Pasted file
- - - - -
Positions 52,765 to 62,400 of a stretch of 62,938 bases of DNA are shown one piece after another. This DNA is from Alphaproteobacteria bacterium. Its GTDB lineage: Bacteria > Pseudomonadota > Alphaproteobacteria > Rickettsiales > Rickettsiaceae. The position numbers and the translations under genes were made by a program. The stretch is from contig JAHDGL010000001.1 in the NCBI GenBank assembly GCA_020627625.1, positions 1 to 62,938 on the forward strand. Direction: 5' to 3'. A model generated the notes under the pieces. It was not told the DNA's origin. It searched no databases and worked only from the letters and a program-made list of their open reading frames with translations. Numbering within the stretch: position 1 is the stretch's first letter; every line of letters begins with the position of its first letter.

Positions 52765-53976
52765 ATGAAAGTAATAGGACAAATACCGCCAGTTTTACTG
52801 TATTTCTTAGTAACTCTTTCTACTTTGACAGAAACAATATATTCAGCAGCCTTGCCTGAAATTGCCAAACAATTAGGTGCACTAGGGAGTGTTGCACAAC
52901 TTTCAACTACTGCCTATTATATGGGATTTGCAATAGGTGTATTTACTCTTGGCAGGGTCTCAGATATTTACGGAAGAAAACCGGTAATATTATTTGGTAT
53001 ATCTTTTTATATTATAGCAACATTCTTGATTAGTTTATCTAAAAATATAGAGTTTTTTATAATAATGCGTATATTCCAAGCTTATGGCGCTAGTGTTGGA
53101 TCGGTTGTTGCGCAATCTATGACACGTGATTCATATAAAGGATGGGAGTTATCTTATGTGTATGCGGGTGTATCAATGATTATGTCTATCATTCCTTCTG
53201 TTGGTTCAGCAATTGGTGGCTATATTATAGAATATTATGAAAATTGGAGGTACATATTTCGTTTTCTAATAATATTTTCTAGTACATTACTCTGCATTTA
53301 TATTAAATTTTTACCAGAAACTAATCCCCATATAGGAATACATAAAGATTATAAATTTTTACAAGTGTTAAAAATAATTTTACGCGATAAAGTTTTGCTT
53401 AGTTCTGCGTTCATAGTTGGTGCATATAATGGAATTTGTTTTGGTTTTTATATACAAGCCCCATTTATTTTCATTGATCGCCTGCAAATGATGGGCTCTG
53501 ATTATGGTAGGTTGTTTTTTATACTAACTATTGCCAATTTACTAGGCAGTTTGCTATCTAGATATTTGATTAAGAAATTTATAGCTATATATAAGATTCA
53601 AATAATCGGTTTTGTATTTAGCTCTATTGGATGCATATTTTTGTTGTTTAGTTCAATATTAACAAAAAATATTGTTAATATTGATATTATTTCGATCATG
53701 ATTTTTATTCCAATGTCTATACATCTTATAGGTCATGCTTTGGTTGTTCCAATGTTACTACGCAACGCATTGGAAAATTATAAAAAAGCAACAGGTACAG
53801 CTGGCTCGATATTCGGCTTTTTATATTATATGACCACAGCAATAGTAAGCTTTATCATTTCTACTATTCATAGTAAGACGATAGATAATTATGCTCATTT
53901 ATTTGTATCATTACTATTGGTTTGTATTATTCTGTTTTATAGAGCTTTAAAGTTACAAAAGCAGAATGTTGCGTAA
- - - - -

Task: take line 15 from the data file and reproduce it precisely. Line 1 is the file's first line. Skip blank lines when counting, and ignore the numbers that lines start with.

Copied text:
53901 ATTTGTATCATTACTATTGGTTTGTATTATTCTGTTTTATAGAGCTTTAAAGTTACAAAAGCAGAATGTTGCGTAA